Furthermore, according to the Wallingford family web site, General Ichabod Goodwin (grandson of Hetty through her son, Ichabod) also married into the Wallingford family (Molly) in 1768. Molly/Mary was a granddaughter of Judge Thomas Wallingford, the daughter of Captain Thomas Wallingford (the judge's son by his second wife, Mary Pray). This Mary/Molly was Madam Wallingford's step-granddaughter.

Where John Davis of Bristol comes in
     The Goodwin family web site lists the children of James Goodwin (c. 1658 - 1697), half-brother of Thomas Goodwin (husband of Hetty). James married Sarah Thompson (1652-1714) in 1686. Their fourth child is:

MARY, (niece of Thomas & Hetty) b 23 May 1691; d between 11 Mar 1756 when she wrote her will and 5 Apr 1763 when Joseph Lord admin it (MPA 11/101); m (NEHGR 25:395) JOHN DAVIS or m ca 1707 (YD 37:225-6) Capt RICHARD LORD, b Kittery 1 Mar 1684/5 (KVR, 29), d before 21 May 1754 when admin granted to Mary (MPA 7/27, 9/229), son of Nathan and Martha (Tozier) Lord of Berwick (LND). Mary may have married second John Davis (LND, Barry Goodwin). Children (MPA 9/53, 11/101), surname Lord: 1. Richard, b 1708, m Mary Lord ( 2. Annah, m _____ Shackley. 3. Keziah, m _____ Nason. 4. James. 5. Aaron. 6. Joseph. 7. Jabez.
     The condition of this list indicates that this family is not well-represented in the records; hence this site is not very sure about Mary's marriage to John Davis. But if the site's guess is correct, then a niece of Hetty Goodwin -- rather than a daughter -- seems to have been married to John Davis, either as a first or last marriage, or perhaps both. Another genealogy web site adds the following information:
The NEHGR, Vol. 23 or 24, says "John Davis, of Bristol in Great Brittaine, and Mary Gooding, of Neckswamick, were married 23rd of October, 1718."
The author of this web site is persuaded that this Mary Gooding is in fact, James Goodwin's daughter, Mary, and therefore, a niece of Hetty Goodwin. "Neckswamick" or Newickawanock was an earlier name of South Berwick. While this is murky, especially when considering the dates of Mary's marriages and death, and does not square exactly with Madam Wallingford's account of Mrs. Davis's parentage, it is remarkably close. It would make sense for Jewett to possess a version of this story because of her friendship with Madam Wallingford's granddaughter, Mary Cushing Hobbs, daughter of Olive Wallingford Cushing, who was Madam Wallingford's daughter. A glimpse of this friendship appears in "The Old Town of Berwick."
     This information makes it probably impossible to determine whether Jewett was fictionalizing identities and relationships she was aware of or reconstructing them from what her friend gave her as oral history and family lore.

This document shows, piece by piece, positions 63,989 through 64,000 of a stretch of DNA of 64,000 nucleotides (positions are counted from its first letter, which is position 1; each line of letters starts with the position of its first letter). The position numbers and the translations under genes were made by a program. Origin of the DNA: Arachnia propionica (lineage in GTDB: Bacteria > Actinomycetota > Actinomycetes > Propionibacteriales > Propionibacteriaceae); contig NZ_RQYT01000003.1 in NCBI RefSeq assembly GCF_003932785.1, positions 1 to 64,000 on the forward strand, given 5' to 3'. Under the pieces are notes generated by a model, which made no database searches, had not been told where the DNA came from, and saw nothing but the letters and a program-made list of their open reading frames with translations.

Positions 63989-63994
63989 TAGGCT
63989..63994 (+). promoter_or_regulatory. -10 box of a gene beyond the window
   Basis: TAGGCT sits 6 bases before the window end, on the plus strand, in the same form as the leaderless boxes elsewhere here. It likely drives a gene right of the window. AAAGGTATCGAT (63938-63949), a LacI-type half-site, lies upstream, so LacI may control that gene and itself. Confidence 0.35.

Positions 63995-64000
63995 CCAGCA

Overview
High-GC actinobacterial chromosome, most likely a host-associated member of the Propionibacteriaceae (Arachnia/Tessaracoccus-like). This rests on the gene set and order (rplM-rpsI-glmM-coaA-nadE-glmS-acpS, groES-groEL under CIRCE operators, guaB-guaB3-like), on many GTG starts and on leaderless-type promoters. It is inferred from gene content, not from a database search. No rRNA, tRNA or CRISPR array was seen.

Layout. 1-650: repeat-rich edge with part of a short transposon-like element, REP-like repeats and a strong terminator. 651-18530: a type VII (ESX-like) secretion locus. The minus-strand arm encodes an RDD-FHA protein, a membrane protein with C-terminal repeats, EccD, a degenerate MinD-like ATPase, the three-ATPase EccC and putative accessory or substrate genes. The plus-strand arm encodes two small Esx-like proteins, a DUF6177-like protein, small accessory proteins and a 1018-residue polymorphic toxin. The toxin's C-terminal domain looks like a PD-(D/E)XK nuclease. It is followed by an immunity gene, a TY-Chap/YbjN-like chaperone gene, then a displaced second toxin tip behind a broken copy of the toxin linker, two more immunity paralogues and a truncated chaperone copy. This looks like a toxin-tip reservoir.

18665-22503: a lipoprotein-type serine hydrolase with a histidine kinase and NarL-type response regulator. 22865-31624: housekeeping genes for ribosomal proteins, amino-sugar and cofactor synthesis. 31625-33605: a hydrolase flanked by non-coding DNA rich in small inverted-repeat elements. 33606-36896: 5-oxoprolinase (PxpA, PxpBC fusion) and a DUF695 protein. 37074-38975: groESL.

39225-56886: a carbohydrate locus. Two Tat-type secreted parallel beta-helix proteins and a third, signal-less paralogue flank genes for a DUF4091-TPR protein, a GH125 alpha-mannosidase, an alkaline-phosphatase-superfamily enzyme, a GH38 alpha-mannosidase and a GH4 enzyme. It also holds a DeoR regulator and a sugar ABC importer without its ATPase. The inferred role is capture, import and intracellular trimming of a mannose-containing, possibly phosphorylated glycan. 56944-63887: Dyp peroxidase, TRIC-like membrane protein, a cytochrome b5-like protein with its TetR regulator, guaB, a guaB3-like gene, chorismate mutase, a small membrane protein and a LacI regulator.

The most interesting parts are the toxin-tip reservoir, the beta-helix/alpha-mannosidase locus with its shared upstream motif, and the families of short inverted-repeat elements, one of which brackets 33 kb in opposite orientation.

Mary Hamilton's kinship with Hetty Goodwin, Madam Wallingford, and Mrs. Davis
     Keeping in mind that we are to see Mary as Jonathan's sister, this is simpler than discovering Mrs. Davis's historical model, but still it has its complications. There are several Hodsden, Hamilton and Goodwin genealogical web sites available on the Internet; these and other sources agree that Goodwins and Hamiltons intermarried in the 18th Century, but they don't exactly agree on who married whom.
     To summarize, Hetty Goodwin's brother-in-law was Daniel Goodwin. His daughter married a Hodsdon, and their daughter, Abigail Hodsdon married either Bial or Abiel Hamilton (See Jonathan Hamilton's entry below). Sources seem to agree that Abigail Hodsdon was Jonathan's (and so in the novel, Mary's) grandmother, though his grandfather's identity is unclear. In either case, Mary's grandmother probably was Hetty Goodwin's grand niece.
     There is a bit more, as well. Everett Stackpole in Old Kittery and Her Families (1903) says that Margaret Hodsdon (Abigail's youngest sister) married Gabriel Hamilton, Bial's younger brother (489). If this is correct, then there is another small connection between Jonathan Hamilton and Hetty Goodwin, his uncle having married one of her grand nieces.

A Sarah Orne Jewett Connection
     This is not quite the whole story of the connections between Mary Hamilton, Mrs. Davis, Mary Wallingford, and the historical matriarch and heroine, Hetty Goodwin. We need to keep in mind that for Jewett's purposes in this novel, a "step-relationship" seems as weighty as a "blood" relationship, as we see in tracing how Elizabeth Wallingford is related to Hetty Goodwin.
     By a similar relationship, Jewett herself is related to Jonathan Hamilton, and so to her fictional Mary, Jonathan's sister, and the historical Mary, Jonathan's wife. Jonathan's second wife was Charlotte Swett of Exeter (See Jonathan Hamilton's entry below). After his death, Charlotte married Governor John Taylor Gilman of Exeter, a great uncle of Mrs. Theodore Jewett (Sarah's mother).

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General Goodwin:
     In Chapter 2, he laments the decline of law and order, referring to slavers, the minister guesses, and so leading Jones to raise an issue over which the community is divided. In Chapter 29, he leads in breaking up the mob that attacks Mrs. Wallingford.
     This is General Ichabod Goodwin (1743-1829) of Old Fields, grandson of Hetty Goodwin, according to Jewett in "The Old Town of Berwick"; she also reports that he was the father of Ichabod Goodwin who became governor of New Hampshire. At the beginning of the Revolution, the elder Mr. Goodwin served in the Provincial Congresses of 1775. Williamson reports in The History of the State of Maine that Goodwin was put in charge of one of the state's two divisions of militia in 1783 at the rank of Major-General. (v. 2, ch. 18). It would appear, therefore, that he did not receive the title of "general" until after the Revolutionary War. This has not been verified, however, and further information is welcome.